Soil degradation is a big problem in the UK. As well as reducing the soil quality the chemical runoff pollutes nearby rivers and waterways. Commonly used nitrogen fertilisers are the real kicker. Once they enter the water system, they can create ocean dead zones as they deprive the water of oxygen, killing fish and other aquatic life. By only using natural methods, organic farmers lower the risk of pollution, supporting cleaner waterways.
But, not all organic farms are equal.
Smaller-scale organic farmers often turn to natural fertilisers created on-site such as manure from their livestock and farm-made compost. Larger organic farms often need some outside help. They purchase fertilisers off-site rather than working within the farm to increase soil fertility. While it’s great they’re not resorting to synthetic alternatives, the production of fertilisers off-site typically generates more carbon emissions when you factor in production and transport.
Since 1970, the UK has lost almost half of its biodiversity. Yikes.
Intensive farming heavily reliant on pesticides has been identified as the main culprit behind the decline. The chemicals don’t just kill the nuisance pests like slugs and aphids that like to munch on crops, they also kill the other insects and animals crucial for maintaining a balanced ecosystem.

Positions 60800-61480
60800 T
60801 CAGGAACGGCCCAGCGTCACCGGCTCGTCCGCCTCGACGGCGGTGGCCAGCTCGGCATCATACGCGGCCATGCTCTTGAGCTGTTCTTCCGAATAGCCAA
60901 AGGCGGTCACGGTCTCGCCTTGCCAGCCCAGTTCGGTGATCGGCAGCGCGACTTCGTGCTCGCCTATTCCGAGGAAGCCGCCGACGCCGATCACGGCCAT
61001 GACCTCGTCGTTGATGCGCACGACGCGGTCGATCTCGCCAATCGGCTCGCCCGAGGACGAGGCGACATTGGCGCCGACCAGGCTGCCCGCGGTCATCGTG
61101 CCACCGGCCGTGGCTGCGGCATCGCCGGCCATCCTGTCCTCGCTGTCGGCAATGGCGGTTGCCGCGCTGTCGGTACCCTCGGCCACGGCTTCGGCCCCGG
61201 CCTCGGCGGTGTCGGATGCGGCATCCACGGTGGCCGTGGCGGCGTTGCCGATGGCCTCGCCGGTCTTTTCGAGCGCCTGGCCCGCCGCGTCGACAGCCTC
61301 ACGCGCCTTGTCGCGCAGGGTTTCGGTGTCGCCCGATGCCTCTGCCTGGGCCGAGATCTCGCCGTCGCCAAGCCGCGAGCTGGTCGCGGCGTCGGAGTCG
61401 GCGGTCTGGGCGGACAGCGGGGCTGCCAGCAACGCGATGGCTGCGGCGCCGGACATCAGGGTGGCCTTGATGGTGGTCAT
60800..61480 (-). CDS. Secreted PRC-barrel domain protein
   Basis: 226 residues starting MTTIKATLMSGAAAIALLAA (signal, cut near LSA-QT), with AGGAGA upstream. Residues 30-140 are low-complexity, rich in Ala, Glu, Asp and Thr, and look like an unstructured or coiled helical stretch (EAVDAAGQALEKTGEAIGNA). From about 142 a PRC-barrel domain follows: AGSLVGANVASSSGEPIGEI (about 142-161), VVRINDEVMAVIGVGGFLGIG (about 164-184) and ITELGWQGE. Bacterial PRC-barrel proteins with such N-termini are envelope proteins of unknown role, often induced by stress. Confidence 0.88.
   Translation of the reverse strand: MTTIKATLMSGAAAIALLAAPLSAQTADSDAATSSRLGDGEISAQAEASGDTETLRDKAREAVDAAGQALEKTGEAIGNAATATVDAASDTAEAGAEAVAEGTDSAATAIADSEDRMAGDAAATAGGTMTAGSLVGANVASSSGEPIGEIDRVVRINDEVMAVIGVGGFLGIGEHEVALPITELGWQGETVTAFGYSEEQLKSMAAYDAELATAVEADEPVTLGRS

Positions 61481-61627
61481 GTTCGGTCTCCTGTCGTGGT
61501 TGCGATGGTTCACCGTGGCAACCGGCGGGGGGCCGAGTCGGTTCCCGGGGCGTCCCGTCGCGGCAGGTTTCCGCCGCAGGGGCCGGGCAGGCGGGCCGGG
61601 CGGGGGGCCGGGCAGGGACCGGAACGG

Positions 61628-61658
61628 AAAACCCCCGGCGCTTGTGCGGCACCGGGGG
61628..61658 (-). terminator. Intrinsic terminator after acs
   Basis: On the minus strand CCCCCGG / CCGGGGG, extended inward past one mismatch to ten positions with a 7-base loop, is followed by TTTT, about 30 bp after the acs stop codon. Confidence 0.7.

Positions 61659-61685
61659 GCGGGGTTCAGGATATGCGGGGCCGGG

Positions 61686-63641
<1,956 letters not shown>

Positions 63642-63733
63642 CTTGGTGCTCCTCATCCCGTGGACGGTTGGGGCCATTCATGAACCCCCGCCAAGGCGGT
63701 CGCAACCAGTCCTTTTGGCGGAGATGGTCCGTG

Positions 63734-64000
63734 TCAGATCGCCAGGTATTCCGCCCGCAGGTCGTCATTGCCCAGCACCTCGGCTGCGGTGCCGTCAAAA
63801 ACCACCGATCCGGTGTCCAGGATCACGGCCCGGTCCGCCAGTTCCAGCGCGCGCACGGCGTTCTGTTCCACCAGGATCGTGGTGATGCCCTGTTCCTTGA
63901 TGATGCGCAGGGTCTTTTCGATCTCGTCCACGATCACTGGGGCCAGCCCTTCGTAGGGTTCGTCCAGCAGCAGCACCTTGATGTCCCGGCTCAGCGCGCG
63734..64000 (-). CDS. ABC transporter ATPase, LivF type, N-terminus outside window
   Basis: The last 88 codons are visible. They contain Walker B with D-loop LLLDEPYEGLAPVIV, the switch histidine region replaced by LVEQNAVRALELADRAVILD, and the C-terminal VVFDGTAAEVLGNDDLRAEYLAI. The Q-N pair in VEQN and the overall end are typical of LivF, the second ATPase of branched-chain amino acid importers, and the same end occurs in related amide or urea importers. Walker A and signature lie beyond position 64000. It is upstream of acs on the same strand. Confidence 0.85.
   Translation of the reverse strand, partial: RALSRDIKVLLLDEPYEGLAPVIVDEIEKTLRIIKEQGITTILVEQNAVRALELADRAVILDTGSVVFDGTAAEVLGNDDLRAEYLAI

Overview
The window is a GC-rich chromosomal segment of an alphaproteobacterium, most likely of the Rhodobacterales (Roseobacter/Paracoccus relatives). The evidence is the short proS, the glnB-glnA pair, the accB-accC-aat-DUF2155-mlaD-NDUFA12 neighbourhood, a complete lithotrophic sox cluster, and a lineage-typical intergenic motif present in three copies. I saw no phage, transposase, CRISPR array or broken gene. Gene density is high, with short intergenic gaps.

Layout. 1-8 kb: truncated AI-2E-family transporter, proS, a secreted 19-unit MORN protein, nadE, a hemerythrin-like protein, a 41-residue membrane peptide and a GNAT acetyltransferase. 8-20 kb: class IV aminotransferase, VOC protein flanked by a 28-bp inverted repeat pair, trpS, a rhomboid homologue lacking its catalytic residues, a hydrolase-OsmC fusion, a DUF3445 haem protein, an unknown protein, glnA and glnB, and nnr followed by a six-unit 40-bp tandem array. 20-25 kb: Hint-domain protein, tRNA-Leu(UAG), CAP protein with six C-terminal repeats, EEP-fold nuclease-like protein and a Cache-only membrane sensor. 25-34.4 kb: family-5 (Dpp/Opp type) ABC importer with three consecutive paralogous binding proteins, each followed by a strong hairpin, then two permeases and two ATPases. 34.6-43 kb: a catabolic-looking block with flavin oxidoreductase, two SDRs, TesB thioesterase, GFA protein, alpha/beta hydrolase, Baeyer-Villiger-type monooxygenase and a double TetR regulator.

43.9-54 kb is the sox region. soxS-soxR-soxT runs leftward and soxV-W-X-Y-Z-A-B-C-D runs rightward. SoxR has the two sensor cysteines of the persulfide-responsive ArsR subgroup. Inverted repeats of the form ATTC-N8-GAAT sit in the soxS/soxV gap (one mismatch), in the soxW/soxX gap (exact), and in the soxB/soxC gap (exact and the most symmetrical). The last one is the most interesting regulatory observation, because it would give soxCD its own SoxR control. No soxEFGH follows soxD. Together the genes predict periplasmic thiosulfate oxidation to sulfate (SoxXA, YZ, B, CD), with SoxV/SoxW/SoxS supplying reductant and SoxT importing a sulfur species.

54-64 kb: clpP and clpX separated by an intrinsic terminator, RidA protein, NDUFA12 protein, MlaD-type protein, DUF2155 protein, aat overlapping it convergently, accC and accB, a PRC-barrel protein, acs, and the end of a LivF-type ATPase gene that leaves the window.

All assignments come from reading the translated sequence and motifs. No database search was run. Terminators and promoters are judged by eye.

Organic farms are bursting with life! Instead of pesticides, organic farmers trust mother nature by relying on the whole ecosystem to keep pests under control. Beetles feed on aphids, birds snack on slugs, and abundant bees pollinate the crops.
You’ll often find insect hotels, wildflower margins, ponds and trees on organic farms as they encourage wildlife and preserve biodiversity.
But, organic is so expensive!
Yes, organic food can be more expensive for consumers - because it’s more labour-intensive. When you add on the costs of certification and naturally smaller yields, it’s easy to see why.
At Filling Good, we’re working hard to make better choices more affordable and accessible. That’s why the majority of our organic refill products are way cheaper than their supermarket counterparts. Plus, by choosing to refill and reuse containers, you're reducing plastic pollution. It’s a win-win!
Come visit our Maidenhead shop to browse our range of organic and plastic-free products. We look forward to seeing you.